Mia's Perfect Varnish Recipe

IVarnishing products for oil painting.

I love all the processes of making an oil painting, taking a blank canvas through to a completed artwork is very satisfying, but the final step of varnishing is what makes it fully complete in my opinion. 

Varnishing saturates colour and brings a painting to life. It also protects the artwork from grime and environmental issues such as insect poop! Who wants all the hard work of painting destroyed by grime you can't easily remove?  

I have been using Gamvar varnish for many, many years now and have fiddled around to make the perfect recipe for consistent and easy varnishing of oil paintings.

When I first used this varnish, I had no end of problems with sticky edges. I used it straight from the bottle and poured it on like I regularly see all over instagram and TikTok reels, and basically hated the whole process.

I researched and emailed Gamblin products to find a solution, as I still wanted to use Gamvar for its ability to go over newly dried oil paintings, instead of the traditional method of waiting 6 for so months. Gamvar can be used within 3 weeks or when the thickest paint is dry and firm.  It's also virtually odourless and removes safely. If you want to rework a painting, Gamvar can be easily removed with solvent, such as Gamsol, or my favourite 'Solvent 75' by Langridge products. 

Gamblin have a great site for help with their products, you can read more here.  I highly recommend researching any product that crosses over the threshold of your studio. Art supply stores are a great resource but sometimes the staff don't always know their products. 

My recipe is 3 parts Gamvar : 1 part solvent. This is the magic ratio to prevent sticky edges but still give a beautiful finish. You can apply a second layer when the first has dried to give a higher gloss level. I find one application is usually perfect.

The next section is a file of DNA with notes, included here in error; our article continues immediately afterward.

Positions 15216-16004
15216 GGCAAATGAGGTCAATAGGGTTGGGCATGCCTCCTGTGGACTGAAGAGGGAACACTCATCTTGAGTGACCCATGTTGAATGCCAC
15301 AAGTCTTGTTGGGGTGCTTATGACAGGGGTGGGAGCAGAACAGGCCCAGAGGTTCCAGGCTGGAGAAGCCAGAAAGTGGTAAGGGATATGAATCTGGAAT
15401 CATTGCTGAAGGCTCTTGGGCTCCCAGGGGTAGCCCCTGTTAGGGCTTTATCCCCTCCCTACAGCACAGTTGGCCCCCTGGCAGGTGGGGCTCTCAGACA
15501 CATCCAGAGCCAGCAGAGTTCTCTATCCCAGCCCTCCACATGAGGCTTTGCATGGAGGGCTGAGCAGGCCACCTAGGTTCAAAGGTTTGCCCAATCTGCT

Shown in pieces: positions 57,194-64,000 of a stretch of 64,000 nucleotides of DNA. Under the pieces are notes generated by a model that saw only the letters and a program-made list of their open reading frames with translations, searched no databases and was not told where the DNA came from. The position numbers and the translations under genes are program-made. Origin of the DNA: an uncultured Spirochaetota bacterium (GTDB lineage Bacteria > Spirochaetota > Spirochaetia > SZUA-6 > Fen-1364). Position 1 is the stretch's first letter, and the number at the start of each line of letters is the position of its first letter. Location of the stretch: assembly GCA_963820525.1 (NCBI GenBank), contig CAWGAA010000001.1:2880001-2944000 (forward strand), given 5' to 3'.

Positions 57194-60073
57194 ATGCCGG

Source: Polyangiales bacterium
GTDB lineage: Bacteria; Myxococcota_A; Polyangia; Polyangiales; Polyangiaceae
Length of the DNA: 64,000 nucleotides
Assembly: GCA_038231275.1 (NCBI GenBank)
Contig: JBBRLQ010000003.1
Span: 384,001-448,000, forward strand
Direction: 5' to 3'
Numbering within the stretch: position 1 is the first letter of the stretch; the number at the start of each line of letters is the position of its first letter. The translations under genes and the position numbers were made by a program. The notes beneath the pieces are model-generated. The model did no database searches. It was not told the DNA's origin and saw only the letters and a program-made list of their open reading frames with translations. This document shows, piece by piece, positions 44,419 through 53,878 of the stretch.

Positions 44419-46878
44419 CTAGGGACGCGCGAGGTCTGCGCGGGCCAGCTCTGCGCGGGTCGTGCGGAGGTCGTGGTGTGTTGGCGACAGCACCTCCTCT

My solvent of choice is Solvent 75,  for its health and safety, but Gamsol is great too

I ONLY recommend the Original Gloss Gamvar.  I don't find the gloss too shiny with the solvent added. The gloss makes colours pop. The Satin and Matte are trickier to use and are best for experienced varnish users. 

Take your time varnishing.  Gamvar is best used in a single thin layer.  It can be quite vigorously worked into the weave of the canvas even when used sparingly. A lot goes a long way. 

Use a soft non shedding brush for varnishing and store it wrapped or covered in between usage to prevent dust. 

Only make up a small amount of varnish, unless you are doing a big varnish day.  A little goes a long way. 

Always start in the middle of your artwork and only use what varnish is on your brush, you can quite heavily load the brush and if its dripping, wipe off the excess, don't pour it on. Work the varnish from the middle, pushing it outwards to the edges. Wipe your edges once complete in case of any drips. 

I always do a varnish day...piling up work to be varnished all at once whilst I have everything set out and my studio vacuumed of Golden Retriever dust bunnies! Lay the artworks flat for their first hour of drying, then its okie to store them upright overnight. Do not allow the varnish artworks to touch each other whilst drying.

Hope this helps!  You will find some varnishing reels on my instagram or message me with further questions. 


Back to blog

Leave a comment

Please note, comments need to be approved before they are published.

1 of 3